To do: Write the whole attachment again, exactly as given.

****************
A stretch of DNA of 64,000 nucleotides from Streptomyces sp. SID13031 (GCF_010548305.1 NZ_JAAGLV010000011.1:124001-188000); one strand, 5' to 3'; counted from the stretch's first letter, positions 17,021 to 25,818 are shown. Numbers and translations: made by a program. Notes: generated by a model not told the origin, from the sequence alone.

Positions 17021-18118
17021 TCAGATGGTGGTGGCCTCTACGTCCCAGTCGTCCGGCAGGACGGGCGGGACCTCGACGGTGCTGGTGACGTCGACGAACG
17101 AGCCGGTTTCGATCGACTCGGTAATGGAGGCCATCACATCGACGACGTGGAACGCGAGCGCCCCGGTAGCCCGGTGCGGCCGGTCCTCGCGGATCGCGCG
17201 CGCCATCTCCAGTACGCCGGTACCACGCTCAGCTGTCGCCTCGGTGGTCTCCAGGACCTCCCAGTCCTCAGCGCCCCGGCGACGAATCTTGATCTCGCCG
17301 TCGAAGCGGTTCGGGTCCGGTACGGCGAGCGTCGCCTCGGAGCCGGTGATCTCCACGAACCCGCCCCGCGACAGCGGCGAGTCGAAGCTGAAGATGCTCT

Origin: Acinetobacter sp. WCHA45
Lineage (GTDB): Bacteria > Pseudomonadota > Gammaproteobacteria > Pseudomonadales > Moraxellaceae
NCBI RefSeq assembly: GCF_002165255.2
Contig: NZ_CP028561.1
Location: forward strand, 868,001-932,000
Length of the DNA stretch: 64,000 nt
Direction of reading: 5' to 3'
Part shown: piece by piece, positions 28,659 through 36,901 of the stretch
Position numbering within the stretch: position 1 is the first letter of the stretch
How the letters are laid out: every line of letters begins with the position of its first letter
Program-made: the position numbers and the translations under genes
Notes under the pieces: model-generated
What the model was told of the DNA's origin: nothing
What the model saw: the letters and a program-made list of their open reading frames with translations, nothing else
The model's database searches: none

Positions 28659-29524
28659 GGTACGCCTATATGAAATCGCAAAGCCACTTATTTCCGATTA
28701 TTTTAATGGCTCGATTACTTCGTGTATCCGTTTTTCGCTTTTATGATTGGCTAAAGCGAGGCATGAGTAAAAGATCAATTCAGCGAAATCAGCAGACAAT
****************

A stretch of DNA of 64,000 nucleotides from Streptomyces sp. SID13031 (GCF_010548305.1 NZ_JAAGLV010000011.1:124001-188000); one strand, 5' to 3'; counted from the stretch's first letter, positions 17,021 to 25,818 are shown. Numbers and translations: made by a program. Notes: generated by a model not told the origin, from the sequence alone.

Positions 17021-18118
17021 TCAGATGGTGGTGGCCTCTACGTCCCAGTCGTCCGGCAGGACGGGCGGGACCTCGACGGTGCTGGTGACGTCGACGAACG
17101 AGCCGGTTTCGATCGACTCGGTAATGGAGGCCATCACATCGACGACGTGGAACGCGAGCGCCCCGGTAGCCCGGTGCGGCCGGTCCTCGCGGATCGCGCG
17201 CGCCATCTCCAGTACGCCGGTACCACGCTCAGCTGTCGCCTCGGTGGTCTCCAGGACCTCCCAGTCCTCAGCGCCCCGGCGACGAATCTTGATCTCGCCG
17301 TCGAAGCGGTTCGGGTCCGGTACGGCGAGCGTCGCCTCGGAGCCGGTGATCTCCACGAACCCGCCCCGCGACAGCGGCGAGTCGAAGCTGAAGATGCTCT

Origin: Acinetobacter sp. WCHA45
Lineage (GTDB): Bacteria > Pseudomonadota > Gammaproteobacteria > Pseudomonadales > Moraxellaceae
NCBI RefSeq assembly: GCF_002165255.2
Contig: NZ_CP028561.1
Location: forward strand, 868,001-932,000
Length of the DNA stretch: 64,000 nt
Direction of reading: 5' to 3'
Part shown: piece by piece, positions 28,659 through 36,901 of the stretch
Position numbering within the stretch: position 1 is the first letter of the stretch
How the letters are laid out: every line of letters begins with the position of its first letter
Program-made: the position numbers and the translations under genes
Notes under the pieces: model-generated
What the model was told of the DNA's origin: nothing
What the model saw: the letters and a program-made list of their open reading frames with translations, nothing else
The model's database searches: none

Positions 28659-29524
28659 GGTACGCCTATATGAAATCGCAAAGCCACTTATTTCCGATTA
28701 TTTTAATGGCTCGATTACTTCGTGTATCCGTTTTTCGCTTTTATGATTGGCTAAAGCGAGGCATGAGTAAAAGATCAATTCAGCGAAATCAGCAGACAAT